One of the most dangerous places for a sleeping baby is a sofa, according to a new study. Of nearly 8,000 infant sleeping deaths in the United States, researchers found that about 12 percent were sofa-related. And nearly three-quarters of those infants were newborns. "It was shocking that one in eight SIDS and infant sleep-related deaths occurs on a sofa," said study co-author Dr. Jeffrey Colvin, a pediatrician at Children's Mercy Hospital in Kansas City. "Sofas don't even come to mind when people think of places where infants sleep. The proportion was much, much higher than I ever could have guessed." SIDS refers to sudden infant death syndrome -- an apparently healthy baby's unexplained death that usually occurs during sleep. Approximately 4,000 babies die of SIDS each year in the United States, though the rate halved in the early 1990s after pediatricians began encouraging parents to place babies to sleep on their backs. To read more, click here

Exercise May Not Ward Off Teen Depression

Although exercise has long been thought to help improve the symptoms of depression, teenagers may not reap these benefits, a new British study suggests. The study found that physical activity levels in early teen years didn't appear to affect rates of depression in later teen years. "Those participants who were more physically active in early adolescence did not subsequently have significantly lower (or higher) depressive symptoms or significantly altered odds of depressive disorders in later adolescence," the study authors wrote. "Although it is important to promote physical activity because of its well-documented effect on physical health, during adolescence, physical activity may not serve as a strong protective factor of developing depressive symptoms or disorders," they added. To read more, click here

TRIVIA QUESTION OF THE WEEK

Congratulations to: Stacy Millspaugh, Pamela Downing-Hosten, Olumide Akerele and Mike Namian

who all knew the answer to last week's trivia question:
Nearly 2 million children younger than 5 died worldwide in 2013 of complications from _____ and ______, a new study shows. In all, 6.3 million children under 5 died in 2013, said researchers who examined the leading causes of death.
ANSWER:  Premature birth and pneumonia

THIS WEEK'S TRIVIA QUESTION:

 

Fill in the blank:  According to the latest research in the field, 66 percent of researchers, 67 percent of parents and 90 percent of pediatricians agree or strongly agree that ______ can increase aggressive behavior among children.

If you know the answer, send an email to contactus@naset.org

All answers must be submitted no later than Monday, October 27, 2014 at 12:00 p.m.

NASET Members Only


Wheelchair Ad Sparks Controversy In Divisive Governor's Race

Texas gubernatorial hopeful Wendy Davis defended a controversial TV spot criticizing her opponent who is paraplegic, saying Monday that the advertisement was meant to highlight his alleged hypocrisy and not his disability. "In 1984, Greg Abbott sought out and received justice following a horrible injury, rightly so," Davis said at a news conference in her state Senate district in Fort Worth. "But then he turned around and built his career working to deny the very same justice that he received to his fellow Texans rightly seeking it for themselves." To read more, click here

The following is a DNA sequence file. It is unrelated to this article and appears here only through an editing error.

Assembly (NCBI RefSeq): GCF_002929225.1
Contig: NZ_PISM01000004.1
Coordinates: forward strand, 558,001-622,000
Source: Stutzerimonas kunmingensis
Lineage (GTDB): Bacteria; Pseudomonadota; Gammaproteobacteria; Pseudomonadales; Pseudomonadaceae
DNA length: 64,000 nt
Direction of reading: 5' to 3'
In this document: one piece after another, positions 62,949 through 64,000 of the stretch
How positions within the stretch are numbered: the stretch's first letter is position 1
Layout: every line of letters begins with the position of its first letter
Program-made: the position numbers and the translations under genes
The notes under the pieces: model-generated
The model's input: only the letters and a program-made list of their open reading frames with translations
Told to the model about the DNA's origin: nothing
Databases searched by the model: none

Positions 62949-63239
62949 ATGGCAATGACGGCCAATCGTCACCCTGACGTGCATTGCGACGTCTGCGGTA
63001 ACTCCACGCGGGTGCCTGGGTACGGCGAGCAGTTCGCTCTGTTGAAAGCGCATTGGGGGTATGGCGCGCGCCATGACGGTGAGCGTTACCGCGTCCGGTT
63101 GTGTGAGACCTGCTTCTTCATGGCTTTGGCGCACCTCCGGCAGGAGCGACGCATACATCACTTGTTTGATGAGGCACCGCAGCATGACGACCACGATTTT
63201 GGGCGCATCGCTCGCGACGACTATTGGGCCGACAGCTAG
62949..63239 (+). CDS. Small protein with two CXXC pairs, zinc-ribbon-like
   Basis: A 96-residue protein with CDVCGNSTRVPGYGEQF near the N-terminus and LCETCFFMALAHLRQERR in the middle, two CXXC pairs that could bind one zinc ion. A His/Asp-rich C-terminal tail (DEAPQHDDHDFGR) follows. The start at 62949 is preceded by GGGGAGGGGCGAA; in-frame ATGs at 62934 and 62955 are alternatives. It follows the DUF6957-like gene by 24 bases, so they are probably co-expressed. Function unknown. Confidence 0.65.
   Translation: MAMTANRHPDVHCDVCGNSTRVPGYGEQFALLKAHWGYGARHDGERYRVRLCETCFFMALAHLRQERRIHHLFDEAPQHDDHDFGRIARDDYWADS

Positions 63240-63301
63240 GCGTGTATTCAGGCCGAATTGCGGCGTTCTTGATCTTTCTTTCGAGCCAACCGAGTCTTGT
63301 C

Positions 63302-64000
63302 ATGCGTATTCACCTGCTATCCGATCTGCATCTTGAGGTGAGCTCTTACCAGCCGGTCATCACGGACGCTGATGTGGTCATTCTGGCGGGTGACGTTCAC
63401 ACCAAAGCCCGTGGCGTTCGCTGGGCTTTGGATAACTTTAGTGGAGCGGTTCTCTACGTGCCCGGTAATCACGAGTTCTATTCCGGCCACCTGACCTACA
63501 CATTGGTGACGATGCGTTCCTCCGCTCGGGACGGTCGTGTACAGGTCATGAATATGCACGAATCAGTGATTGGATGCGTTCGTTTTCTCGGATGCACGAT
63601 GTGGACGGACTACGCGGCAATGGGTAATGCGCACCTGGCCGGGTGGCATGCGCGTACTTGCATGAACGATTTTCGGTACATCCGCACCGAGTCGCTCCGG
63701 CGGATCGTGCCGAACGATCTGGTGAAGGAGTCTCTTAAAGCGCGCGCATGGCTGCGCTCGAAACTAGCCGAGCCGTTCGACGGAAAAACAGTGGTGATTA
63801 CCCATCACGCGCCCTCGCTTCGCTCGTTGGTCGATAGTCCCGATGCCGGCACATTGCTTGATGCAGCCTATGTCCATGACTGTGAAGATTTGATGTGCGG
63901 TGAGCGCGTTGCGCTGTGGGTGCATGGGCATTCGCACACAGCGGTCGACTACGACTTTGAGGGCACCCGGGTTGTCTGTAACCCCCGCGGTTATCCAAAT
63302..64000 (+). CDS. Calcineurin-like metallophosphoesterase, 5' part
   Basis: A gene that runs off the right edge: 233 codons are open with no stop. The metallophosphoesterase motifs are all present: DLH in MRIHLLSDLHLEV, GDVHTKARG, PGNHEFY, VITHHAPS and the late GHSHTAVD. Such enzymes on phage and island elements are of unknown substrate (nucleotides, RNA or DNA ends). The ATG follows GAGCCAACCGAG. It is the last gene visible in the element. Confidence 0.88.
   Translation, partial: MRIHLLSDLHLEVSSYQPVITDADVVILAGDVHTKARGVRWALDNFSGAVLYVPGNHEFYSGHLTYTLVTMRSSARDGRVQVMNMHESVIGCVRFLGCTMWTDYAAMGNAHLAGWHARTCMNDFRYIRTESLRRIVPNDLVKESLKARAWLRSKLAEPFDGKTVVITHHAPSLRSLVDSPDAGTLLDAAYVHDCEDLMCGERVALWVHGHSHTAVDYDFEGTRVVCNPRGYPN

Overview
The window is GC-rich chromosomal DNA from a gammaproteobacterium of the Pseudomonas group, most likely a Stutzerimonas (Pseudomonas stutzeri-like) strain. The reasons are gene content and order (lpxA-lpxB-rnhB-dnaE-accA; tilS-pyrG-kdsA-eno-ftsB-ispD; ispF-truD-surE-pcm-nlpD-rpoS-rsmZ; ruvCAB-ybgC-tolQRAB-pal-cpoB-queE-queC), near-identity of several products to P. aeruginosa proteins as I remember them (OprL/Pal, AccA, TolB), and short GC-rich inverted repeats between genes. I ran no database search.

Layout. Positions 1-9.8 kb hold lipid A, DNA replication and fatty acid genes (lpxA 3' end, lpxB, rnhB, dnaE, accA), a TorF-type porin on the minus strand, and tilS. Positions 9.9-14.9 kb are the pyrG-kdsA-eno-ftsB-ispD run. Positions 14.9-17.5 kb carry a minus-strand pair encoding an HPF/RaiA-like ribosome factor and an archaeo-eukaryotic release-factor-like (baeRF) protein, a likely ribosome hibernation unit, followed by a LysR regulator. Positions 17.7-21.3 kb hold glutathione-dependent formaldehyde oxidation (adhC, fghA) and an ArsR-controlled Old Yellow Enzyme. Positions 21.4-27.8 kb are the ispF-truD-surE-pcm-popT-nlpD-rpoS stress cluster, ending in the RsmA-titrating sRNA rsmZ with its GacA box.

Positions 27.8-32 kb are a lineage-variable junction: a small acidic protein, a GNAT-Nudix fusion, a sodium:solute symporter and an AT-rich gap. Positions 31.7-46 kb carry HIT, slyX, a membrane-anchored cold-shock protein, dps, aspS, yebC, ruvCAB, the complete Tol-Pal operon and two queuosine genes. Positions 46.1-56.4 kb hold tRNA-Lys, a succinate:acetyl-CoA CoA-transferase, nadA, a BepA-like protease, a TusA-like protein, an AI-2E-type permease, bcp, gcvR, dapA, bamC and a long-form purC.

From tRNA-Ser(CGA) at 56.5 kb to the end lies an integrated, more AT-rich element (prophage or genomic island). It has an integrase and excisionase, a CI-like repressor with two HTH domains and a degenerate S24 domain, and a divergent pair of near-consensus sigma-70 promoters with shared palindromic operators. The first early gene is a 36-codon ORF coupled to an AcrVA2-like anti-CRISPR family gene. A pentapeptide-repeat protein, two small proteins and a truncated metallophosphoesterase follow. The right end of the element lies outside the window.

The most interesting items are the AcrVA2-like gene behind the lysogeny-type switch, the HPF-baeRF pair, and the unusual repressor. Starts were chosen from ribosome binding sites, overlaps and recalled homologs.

Tool Enhances Social Inclusion for People with Autism

The University of Alicante has developed, together with centres in the UK, Spain and Bulgaria, a tool designed to assist people with autism spectrum disorders by adapting written documents into a format that is easier for them to read and understand. This is the main result of the three-year project FIRST (A Flexible Interactive Reading Support Tool), funded by the European Commission under the Seventh Framework Programme. "Through language technology and a simple interface we have achieved an enriched version of text which allows a better understanding without assistance. The software called Open Book provides synonyms, images, metaphors and definitions of complex verbs," explains Paloma Moreda, computer programmer at the University of Alicante. "It provides additional information to understand the main ideas of a document and therefore increases independence and social inclusion of the users as they gain better access to education, employment, health care and social activities," she adds. To read more, click here


Gene Variants Implicated in ADHD Identify Attention, Language

Are deficits in attention limited to those with attention-deficit/hyperactivity disorder (ADHD) or is there a spectrum of attention function in the general population? The answer to this question has implications for psychiatric diagnoses and perhaps for society, broadly. A new study published in the current issue of Biological Psychiatry, by researchers at Cardiff University School of Medicine and the University of Bristol, suggests that there is a spectrum of attention, hyperactivity/impulsiveness and language function in society, with varying degrees of these impairments associated with clusters of genes linked with the risk for ADHD. Viewing these functions as dimensions or spectrums contrasts with a traditional view of ADHD as a disease category. To read more, click here


More Physical Activity Improved School Performance in Swedish Study

Just two hours of extra physical activity each week can improve school performance. This has been shown by a study of approximately 2,000 twelve-year-olds carried out by scientists at the Sahlgrenska Academy, University of Gothenburg. The scientists Lina Bunketorp Käll, Michael Nilsson and Thomas Linden, at the Centre for Brain Repair and Rehabilitation at the Sahlgrenska Academy, University of Gothenburg, have tested the hypothesis that increased physical activity stimulates learning and improves school performance. In the study, published in the scientific periodical "Journal of School Health," 408 twelve-year-olds in the Gothenburg region were given two hours of extra play and motion activities per week, in collaboration with a local sports club. This was approximately twice the normal amount of curricular physical activity. To read more,click here